GAYHEART: I think after, after the fear wore off it just became kind of this comedic joke, you know, this, uh, fearful laugh that you would always have. You'd always have guys sitting in the back of the truck, and you would have one guy that may--might be new or he might just be just this nervous kind of guy that didn't like being in trucks and you'd have the 87:00guy over there. The typical Marines or typical kind of garage talk was going on and then there'd be a quiet guy sitting there in the--in the back of the truck, and the guy from--across from him would go, "BOOM!" (claps hands together) And--(laughs)--you know, and I think that's the kind of attitude that everybody had was that if it's going to happen, it's gonna happen, it's gonna happen it's gonna happen. If it's not, it's not, and it's a roll of the dice with those IEDs and that's what's so scary about them. And I think in my mind I quit worrying about getting blown up. Towards the end of the deployment I was putting down my window, putting my arms out, hanging out, because if it was going to happen, it was going to happen, and it, I wasn't going to mentally drain myself every time I stepped in a vehicle to think about, this is my last ride because of these 88:00IEDs. And it made you want to, it made you want to get out in the hills and--and find the enemy and--and find those big cache of dynamite and, you know, raid a, uh, IED factory in the middle of the city. It would--it would--it would motivate you. You know, when they asked who wanted to go on that--that mission to raid the IED factory, pah, I'm on it. Let's take these guys out. So that was, that was just a, that was just a, uh, a--a big point. It wasn't constant small arms fire. It wasn't, you know, that we had sustained multiple casualties or KIAs. It was that, it--it was 89:00that we did sustain some but they were, they were at the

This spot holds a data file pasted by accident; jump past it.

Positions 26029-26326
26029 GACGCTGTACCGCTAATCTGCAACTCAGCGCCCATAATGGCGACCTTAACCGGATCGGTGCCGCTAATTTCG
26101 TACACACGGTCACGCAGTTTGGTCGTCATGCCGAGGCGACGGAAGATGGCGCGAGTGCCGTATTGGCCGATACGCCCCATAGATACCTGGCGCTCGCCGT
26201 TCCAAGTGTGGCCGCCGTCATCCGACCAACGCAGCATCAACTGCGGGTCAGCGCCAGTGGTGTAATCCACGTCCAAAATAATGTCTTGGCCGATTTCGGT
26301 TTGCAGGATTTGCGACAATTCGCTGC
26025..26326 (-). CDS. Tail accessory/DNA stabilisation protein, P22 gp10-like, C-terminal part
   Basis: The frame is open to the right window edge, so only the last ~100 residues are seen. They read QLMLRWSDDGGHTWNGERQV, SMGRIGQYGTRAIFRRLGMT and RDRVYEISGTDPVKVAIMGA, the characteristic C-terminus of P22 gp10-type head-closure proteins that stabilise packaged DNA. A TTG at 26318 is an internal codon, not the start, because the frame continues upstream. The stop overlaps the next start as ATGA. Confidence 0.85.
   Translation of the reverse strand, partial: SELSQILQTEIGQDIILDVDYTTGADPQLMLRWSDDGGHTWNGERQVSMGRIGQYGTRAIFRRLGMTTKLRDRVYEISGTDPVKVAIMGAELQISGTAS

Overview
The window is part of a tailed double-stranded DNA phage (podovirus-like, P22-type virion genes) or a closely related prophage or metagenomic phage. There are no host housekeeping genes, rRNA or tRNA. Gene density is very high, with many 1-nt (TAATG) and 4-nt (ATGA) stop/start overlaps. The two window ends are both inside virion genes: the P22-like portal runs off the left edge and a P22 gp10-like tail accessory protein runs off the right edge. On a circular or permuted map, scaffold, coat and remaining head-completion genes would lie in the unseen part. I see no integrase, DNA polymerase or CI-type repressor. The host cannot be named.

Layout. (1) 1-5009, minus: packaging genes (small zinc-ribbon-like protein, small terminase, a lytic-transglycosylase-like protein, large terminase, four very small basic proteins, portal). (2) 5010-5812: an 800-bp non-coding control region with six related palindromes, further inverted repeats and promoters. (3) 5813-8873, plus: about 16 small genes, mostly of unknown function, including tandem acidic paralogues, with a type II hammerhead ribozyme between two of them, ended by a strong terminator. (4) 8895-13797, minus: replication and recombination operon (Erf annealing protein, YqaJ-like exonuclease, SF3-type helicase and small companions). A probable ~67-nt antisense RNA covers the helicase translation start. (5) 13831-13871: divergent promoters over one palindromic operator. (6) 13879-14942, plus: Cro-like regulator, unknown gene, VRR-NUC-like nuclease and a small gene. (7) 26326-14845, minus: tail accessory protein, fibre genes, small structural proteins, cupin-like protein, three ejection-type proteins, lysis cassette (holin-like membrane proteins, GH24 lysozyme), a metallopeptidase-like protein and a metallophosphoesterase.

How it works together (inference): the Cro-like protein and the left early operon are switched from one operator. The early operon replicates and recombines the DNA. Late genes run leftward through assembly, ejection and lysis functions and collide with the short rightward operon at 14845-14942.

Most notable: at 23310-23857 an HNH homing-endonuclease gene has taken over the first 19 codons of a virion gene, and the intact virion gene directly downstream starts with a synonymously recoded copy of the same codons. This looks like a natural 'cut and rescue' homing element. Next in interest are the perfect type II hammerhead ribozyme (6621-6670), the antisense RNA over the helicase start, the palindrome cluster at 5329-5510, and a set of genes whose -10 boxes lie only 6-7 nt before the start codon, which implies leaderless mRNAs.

ABNEY: So all that time you were thinking, when is it going to happen? When is it going to happen; did it

GAYHEART: No. And thank God. I was, I had a, had an angel on my shoulder the whole time I was over there and our unit did, my team did because nobody I--no unit I was ever with, nobody got hurt. There was some other--or platoon. There were some other platoons where some Marines had been hurt, and there was another company where a Marine was killed. And you had the Marine that had, had been killed in the IED, but every platoon that I was with, though we were in fire fights, though we were in some pretty sticky situations sometimes, 90:00nobody ever got hurt. And I walked away from that deployment

ABNEY: There's another aspect, uh, of guerilla warfare; which is striking at an enemy that can't fight you back. That is, in many ways, psychological and maybe it can produce psychological type of wounds even if it doesn't produce physical ones. So do you think that any time either you or anybody that you were with ever

GAYHEART: Yeah. Absolutely. Um, even when you're in the hills--we had a--we had uh, about a--a twenty-five day mission where we were providing uh over-watch for a, a--a platoon that was going into 91:00this, every day going into this village and, uh, and capturing some high value targets. And, uh, and every night before I would go to bed I would have these--(sighs)--the Taliban were never known for probing your lines. They were never--they were never really known for probing your lines, but there were a few instances up on our OPs (observation post) at our base where they would go out in the morning and they would look at their claymores and they would

ABNEY: What was that like?